Archive for the 'Uncategorized' Category

Dec 16 2007

Bad Writing Question

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I provide advice about how to write novels, comic books and graphic novels. Most of my content applies to fiction-writing in general, but I also provide articles specifically about superhero stories.

Quick question: which fictional character is better characterized:  Eragon’s dragon, Ash’s Charizard or a limp noodle?

I will make the counterintuitive argument that Charizard is actually better than the noodle.  He has a defining characteristic– laziness– and he gets slightly better lines than Eragon’s dragon.

(For new readers:  I hated Eragon… I’d write a review explaining why, but it would take me a lot more than 4000 words and I absolutely do not want to ever see that book again).

  • Absolutely cliche plot.  JRR Tolkien should have been credited as the co-author.
  • PAINFULLY bad characters– including a wasted dragon that is worse-characterized than a Pokemon.
  • The Chosen One.  This is actually a problem I should write about.  I will, after finals.
  • Montana Syndrome.  Did you know the author was from Montana?  Believe me, after the first ten pages of the characters trudging through a hellish, howling wasteland, you’ll figure it out.  This is closely related to NYC Syndrome in superhero stories, but NYC has the advantage of being remotely interesting and somewhat less desolate than Montana.

    • It’s never a problem to write what you know… as long as what you know isn’t painful (I hope Tom Clancy is reading this).  Tom Clancy’s sub chapters are so painfully parochial that I skip through them now.  “But how do you know what’s going on?”  If an enemy ship disappears from the plot, chalk it up to the sub and move on.

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Dec 15 2007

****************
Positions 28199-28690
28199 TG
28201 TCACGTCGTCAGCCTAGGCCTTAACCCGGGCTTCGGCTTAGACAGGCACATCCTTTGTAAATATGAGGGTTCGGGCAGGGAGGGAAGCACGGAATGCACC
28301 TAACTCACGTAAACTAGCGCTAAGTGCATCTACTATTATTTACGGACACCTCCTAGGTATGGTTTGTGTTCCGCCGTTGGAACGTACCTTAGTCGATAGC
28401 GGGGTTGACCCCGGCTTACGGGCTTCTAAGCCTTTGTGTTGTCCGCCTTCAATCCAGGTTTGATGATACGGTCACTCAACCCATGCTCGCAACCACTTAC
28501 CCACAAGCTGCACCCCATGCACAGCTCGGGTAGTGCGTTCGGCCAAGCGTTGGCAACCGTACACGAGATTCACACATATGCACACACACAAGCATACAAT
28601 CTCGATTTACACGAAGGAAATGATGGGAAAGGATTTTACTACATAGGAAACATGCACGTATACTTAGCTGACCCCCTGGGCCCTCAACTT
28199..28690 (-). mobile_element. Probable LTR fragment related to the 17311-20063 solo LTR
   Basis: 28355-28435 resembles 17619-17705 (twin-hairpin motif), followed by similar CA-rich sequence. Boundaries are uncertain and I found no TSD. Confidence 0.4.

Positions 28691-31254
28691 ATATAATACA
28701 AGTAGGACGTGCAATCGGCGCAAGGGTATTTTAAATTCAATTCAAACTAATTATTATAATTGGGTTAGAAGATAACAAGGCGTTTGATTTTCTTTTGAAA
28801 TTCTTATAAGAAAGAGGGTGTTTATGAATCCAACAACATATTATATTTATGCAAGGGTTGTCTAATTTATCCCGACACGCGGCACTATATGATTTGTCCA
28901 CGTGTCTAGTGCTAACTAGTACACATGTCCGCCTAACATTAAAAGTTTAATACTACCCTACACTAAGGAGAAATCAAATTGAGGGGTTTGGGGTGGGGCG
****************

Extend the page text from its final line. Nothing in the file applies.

Sorry guys!

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I don’t anticipate that I will be able to post again until Wednesday night.  My finals schedule is catastrophic.  But I will leave you with this curse from Dubai, the Las Vegas of the Middle East:

“May your life be as interesting as Girls Gone Wild: Tehran.”

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Dec 14 2007

Quote of the Day

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Actual quote from a philosophical texts (Agents, Causes and Free Will): I want to look at two different objections [to my thesis.]  The first of these, and by far the most popular, is spurious.  Since it is spurious, I will bury it in a footnote.7

I wish I could make arguments like that.  The counterarguments to my thesis are so shoddy that I will say I’m burying them.

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Dec 13 2007

Military Casual Fridays

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Some of the better unit badges ever.  Get a load of these.


When everything’s on the line, uniform standards slip a little.  


Uhh… routine training exercises?  

Love the bomb, biatch!  



Somewhere, a Human Resources staffer is taking notes.   



I wonder what Agent Orange would say?  “The Q stands for Quality.”  


This unit was probably deployed to Tokyo at some point.  


Not quite Snakes on a Plane, but close.  

I’m from the government…

THE REAL DEAL!  I think it’s Greek.


EL DORADO:  It ain’t just a fountain of youth! 


Actually, this was a badge for the Russian Spetznaz.  You can tell by their choice of logo that they, unlike most Russian forces, were actually effective.   

This next one includes some rough language.

Continue Reading »

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Dec 04 2007


I hate little writing guides. I read one this morning that offered only ~300 words on writing characters, all of which could be summarized as “write authentic characters,” which was incidentally the chapter heading. Write authentic characters. Thanks!

Hopefully, this article will prove more useful to you. As you craft and introduce a character, you have many tools at your disposal. I’ll offer some tips for the following aspects and tools of character creation.

  1. Character genesis: what kind of character do you need?
  2. Introducing your character